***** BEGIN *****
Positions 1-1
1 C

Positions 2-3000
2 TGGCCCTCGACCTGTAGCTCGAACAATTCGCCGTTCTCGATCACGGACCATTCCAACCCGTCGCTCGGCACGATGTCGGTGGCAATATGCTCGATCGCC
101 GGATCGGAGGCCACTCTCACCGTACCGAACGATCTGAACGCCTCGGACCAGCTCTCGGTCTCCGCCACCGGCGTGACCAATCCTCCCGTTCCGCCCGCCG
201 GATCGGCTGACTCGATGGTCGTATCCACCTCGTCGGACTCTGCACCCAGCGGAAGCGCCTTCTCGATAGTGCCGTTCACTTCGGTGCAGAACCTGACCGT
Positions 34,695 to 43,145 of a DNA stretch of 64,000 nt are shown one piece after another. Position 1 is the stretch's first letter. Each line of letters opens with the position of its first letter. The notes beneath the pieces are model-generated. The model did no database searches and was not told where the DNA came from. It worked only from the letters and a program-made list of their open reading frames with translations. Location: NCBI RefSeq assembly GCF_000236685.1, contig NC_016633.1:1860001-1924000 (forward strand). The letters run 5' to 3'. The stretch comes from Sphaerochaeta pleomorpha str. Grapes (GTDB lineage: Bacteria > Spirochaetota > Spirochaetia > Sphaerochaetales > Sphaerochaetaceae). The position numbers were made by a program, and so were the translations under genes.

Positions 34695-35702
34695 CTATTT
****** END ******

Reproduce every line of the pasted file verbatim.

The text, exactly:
Positions 1-1
1 C

Positions 2-3000
2 TGGCCCTCGACCTGTAGCTCGAACAATTCGCCGTTCTCGATCACGGACCATTCCAACCCGTCGCTCGGCACGATGTCGGTGGCAATATGCTCGATCGCC
101 GGATCGGAGGCCACTCTCACCGTACCGAACGATCTGAACGCCTCGGACCAGCTCTCGGTCTCCGCCACCGGCGTGACCAATCCTCCCGTTCCGCCCGCCG
201 GATCGGCTGACTCGATGGTCGTATCCACCTCGTCGGACTCTGCACCCAGCGGAAGCGCCTTCTCGATAGTGCCGTTCACTTCGGTGCAGAACCTGACCGT
Positions 34,695 to 43,145 of a DNA stretch of 64,000 nt are shown one piece after another. Position 1 is the stretch's first letter. Each line of letters opens with the position of its first letter. The notes beneath the pieces are model-generated. The model did no database searches and was not told where the DNA came from. It worked only from the letters and a program-made list of their open reading frames with translations. Location: NCBI RefSeq assembly GCF_000236685.1, contig NC_016633.1:1860001-1924000 (forward strand). The letters run 5' to 3'. The stretch comes from Sphaerochaeta pleomorpha str. Grapes (GTDB lineage: Bacteria > Spirochaetota > Spirochaetia > Sphaerochaetales > Sphaerochaetaceae). The position numbers were made by a program, and so were the translations under genes.

Positions 34695-35702
34695 CTATTT